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GCSE Options Psychology Why choose Psychology? Psychology is the fastest-growing subject at schools in the UK because it is the science of understanding mind and behaviour. What could be more beneficial than understanding ourselves and how others function? Psychology sits at the junction between the traditional natural sciences (biology, brain and behaviour; genetics; reductionism), personality theories (cognition, conditioning, the unconscious, free will), the wider socio-cultural sciences (sociology, anthropology) and philosophy. It therefore gives you a comprehensive overview of perspectives that all aim to explain what makes us tick. You will learn how science works and be able to assess the strengths and limitations of the scientific evidence before you, as well as learning how to critically analyse and evaluate a wide variety of further sources, thus developing transferable skills. The course will open up a range of career paths for which Psychology is useful and will give an insight into the various Psychology-based professions Psychology can be theoretical, looking at how the brain works and what drives our behaviour, including issues such as early childhood experiences and what happens to us as we develop. Psychology can be practical, such as in therapy and treatments as well as in the workplace, such as when devising advertisements or advising the police. Psychology will complement every other subject you choose to study. Is Psychology right for me? The most important quality for anyone wanting to study Psychology is to find people fascinating. Are you intrigued by why people act in the way they do? If so, then Psychology will capture your imagination. You will need to: • be willing to have your opinions and values challenged • be willing to listen to and take on board new ideas and novel arguments • be able to see both sides of an issue and not reject one side simply because you believe initially that it is wrong • Psychology provides many opportunities to develop skills in assessing debates and arguments. 32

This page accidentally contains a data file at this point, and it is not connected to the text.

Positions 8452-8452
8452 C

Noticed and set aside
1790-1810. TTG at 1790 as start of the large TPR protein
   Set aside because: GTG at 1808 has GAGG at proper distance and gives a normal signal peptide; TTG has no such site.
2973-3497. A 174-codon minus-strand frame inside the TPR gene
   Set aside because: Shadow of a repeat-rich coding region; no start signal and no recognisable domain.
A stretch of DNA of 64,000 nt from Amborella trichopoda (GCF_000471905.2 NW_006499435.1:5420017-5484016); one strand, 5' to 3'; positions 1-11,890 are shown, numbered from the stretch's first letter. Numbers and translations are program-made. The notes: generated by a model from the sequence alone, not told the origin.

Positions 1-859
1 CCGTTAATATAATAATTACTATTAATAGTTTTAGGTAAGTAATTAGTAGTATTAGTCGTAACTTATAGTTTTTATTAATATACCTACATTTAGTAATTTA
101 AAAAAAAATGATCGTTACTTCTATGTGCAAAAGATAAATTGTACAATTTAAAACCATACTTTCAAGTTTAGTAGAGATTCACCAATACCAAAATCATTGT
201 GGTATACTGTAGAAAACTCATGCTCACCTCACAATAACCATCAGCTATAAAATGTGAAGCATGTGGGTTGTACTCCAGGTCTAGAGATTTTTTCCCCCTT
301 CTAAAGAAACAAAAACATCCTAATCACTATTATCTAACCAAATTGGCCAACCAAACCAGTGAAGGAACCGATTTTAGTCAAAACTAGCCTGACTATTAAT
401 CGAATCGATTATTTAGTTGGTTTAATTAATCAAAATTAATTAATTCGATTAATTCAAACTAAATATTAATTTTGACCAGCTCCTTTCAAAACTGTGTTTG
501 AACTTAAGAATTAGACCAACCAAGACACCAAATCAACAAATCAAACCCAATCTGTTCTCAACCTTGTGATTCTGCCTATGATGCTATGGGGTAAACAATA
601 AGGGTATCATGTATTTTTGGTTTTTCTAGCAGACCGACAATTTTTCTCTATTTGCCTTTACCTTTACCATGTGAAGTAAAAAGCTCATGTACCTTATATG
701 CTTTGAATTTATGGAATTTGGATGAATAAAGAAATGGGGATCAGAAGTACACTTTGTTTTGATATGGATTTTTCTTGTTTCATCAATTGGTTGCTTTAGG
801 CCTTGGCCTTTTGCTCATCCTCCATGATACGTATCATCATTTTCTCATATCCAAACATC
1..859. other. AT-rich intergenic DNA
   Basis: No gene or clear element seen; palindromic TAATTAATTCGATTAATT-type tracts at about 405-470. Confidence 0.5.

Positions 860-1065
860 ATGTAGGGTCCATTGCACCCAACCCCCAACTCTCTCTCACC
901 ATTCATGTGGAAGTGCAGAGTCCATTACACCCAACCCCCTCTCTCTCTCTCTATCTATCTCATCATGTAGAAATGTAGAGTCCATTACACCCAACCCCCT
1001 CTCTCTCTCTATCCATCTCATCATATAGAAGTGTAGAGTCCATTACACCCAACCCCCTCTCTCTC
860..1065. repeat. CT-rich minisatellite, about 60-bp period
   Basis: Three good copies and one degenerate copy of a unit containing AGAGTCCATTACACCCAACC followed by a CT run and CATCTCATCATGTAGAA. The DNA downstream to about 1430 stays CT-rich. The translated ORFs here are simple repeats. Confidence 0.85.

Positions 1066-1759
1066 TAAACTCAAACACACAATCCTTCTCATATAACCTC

GCSE Options What will I study? Component 1: How memory works, its structures and processes and why we forget. What is perception, explanations for visual illusions and factors that affect perception. Early development of the brain, application to education and the effects of learning on development. Research Methods such as experiments, sampling, data, ethics and how to plan and conduct psychological research. Data handling and how to interpret and analyse both quantitative and qualitative data. Component 2: Social influence: conformity, obedience and explanations for crowd behaviour The relationship between language and thought and their effect on our view of the world, including the differences between human and animal communication. The structure of the brain and central nervous system with an insight into neuropsychology. Mental health and its effects on individuals and society, with a focus on depression and addiction. Assessment: Assessment consists of two equally weighted written papers, both worth 100 marks each and consisting of a variety of question styles including multiple choice, short answer and extended writing. Each paper will last 1 hour 45 minutes and will be taken at the end of the course. What do I need to know, or be able to do, before taking this course? The good news is that this will be a new subject for you so you will not have to have any prior knowledge of Psychology. Psychology is the study of the mind and behaviour and, through your own experiences, you will already have an understanding of how individuals and groups function. 33

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